In the above code, input_movement_vector is a Vector2 with my character's lateral motion (forwards/backwards and left/right). cam_bob_anim is an variable linking to the AnimationPlayer child of the Camera; camera is the Camera node itself.

I check to see if the player is on the floor and the lateral motion is anything but Vector2.ZERO (indicating I am holding a directional button). If so, I then check to see if the animation is playing; if not, I just play the animation. This prevents the sort of "jittering" you might get if you constantly play an animation over and over without letting it run.

If the player is not on the floor, or they are no longer holding a direction button, I stop the animation (if it is running) and reset the Basis of the Camera's Transform to Basis.IDENTITY removing all rotations, and I set the origin to Vector3.ZERO. Because the Camera is the child of my "Head" Spatial node, I don't have to worry about the game character being forced to face one direction. Just make sure to use transform and not global_transform.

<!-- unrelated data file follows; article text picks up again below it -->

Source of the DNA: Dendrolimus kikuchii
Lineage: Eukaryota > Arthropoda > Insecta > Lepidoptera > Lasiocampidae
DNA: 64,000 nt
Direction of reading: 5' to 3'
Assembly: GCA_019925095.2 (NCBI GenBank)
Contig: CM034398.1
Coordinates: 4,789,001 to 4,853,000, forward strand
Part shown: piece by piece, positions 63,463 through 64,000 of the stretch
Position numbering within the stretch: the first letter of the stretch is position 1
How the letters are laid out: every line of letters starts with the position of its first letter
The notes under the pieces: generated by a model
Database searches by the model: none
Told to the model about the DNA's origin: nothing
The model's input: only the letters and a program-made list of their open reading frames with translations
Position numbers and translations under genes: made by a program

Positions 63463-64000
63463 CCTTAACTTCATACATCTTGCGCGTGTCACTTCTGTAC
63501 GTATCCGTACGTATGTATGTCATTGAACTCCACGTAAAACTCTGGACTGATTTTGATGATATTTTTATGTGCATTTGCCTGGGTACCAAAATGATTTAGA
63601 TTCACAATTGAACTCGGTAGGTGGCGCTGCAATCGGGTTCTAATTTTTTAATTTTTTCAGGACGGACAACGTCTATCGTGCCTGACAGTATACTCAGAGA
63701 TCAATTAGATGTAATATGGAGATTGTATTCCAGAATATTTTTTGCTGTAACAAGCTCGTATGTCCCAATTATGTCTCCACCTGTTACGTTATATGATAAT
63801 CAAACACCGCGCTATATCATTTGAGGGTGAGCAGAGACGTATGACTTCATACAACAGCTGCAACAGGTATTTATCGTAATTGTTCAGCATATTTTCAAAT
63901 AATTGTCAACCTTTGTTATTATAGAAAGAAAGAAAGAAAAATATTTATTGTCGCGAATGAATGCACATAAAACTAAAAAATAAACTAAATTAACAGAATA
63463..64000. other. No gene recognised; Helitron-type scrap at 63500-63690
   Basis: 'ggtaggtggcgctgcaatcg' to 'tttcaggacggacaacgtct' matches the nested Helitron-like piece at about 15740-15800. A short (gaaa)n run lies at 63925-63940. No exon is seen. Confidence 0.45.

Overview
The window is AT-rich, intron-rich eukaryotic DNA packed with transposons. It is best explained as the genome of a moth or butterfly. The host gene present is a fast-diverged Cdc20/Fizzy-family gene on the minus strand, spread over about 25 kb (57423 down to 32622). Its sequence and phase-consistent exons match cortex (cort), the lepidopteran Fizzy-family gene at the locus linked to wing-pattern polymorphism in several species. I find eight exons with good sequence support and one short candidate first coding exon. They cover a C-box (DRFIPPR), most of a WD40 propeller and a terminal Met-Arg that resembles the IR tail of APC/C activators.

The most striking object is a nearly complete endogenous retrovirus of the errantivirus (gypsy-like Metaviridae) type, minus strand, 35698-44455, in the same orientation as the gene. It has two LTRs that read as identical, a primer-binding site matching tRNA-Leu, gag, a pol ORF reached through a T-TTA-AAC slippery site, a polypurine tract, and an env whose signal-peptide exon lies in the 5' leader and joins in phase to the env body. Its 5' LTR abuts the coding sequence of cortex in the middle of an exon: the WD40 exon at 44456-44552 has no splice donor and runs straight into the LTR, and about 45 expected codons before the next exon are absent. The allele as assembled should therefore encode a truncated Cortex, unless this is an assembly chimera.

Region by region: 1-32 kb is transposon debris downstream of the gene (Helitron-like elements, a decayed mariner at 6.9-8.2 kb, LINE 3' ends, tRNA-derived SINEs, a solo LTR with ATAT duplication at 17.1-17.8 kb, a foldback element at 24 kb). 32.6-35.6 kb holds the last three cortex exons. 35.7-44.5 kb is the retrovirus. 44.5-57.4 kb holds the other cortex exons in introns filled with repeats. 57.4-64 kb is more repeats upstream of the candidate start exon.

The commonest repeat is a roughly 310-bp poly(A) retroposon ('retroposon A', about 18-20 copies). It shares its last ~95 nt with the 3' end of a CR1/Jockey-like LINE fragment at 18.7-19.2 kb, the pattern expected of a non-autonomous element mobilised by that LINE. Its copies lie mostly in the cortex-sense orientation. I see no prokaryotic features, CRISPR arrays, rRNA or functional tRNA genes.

(Writing this out now, I realize I can simply put camera.transform = Transform.IDENTITY.)

by (333 points)

So, there isn't a way to make a head bob effect with just mathematics and code? I decided to do an animation thing for now (shortly after posting this question the other day), but I was really hoping to have the amount of bobbing depend on player velocity. It seems so simple in Unity's C#, but GDScript's basis system is so confusing to me. All I really need to find out is how to modify the y position and (I think) x rotation. The math has already been done with that sin function, but regardless thanks for the answer.

I figured it out with a bit of research based on an answer I got from another question I asked (later than this one).

So, basically what I was doing is this (in my code):

object.basis.y += variableName

When I should have been doing this:

object.basis.y.y += variableName

Albeit that is only one difference in a single line of my code here is my new (current) bobbing function, it's not complete, but it's a start:

# Bob the player HEAD/Pivot
func ApplyBob(time : float):
    var vel : Vector3 = velocity

    vel.y = 0
    var velMag = vel.length()

    if (abs(velMag) <= 0.0001):
        return;

    var bobOscillate : float = sin(time * velMag * (2 * PI))

    $Pivot.transform.basis.y.y += bobOscillate
    var rotAmount = bobOscillate * 5 
    $Pivot.rotation_degrees.z = clamp(rotAmount, -4, 4)

Thanks again!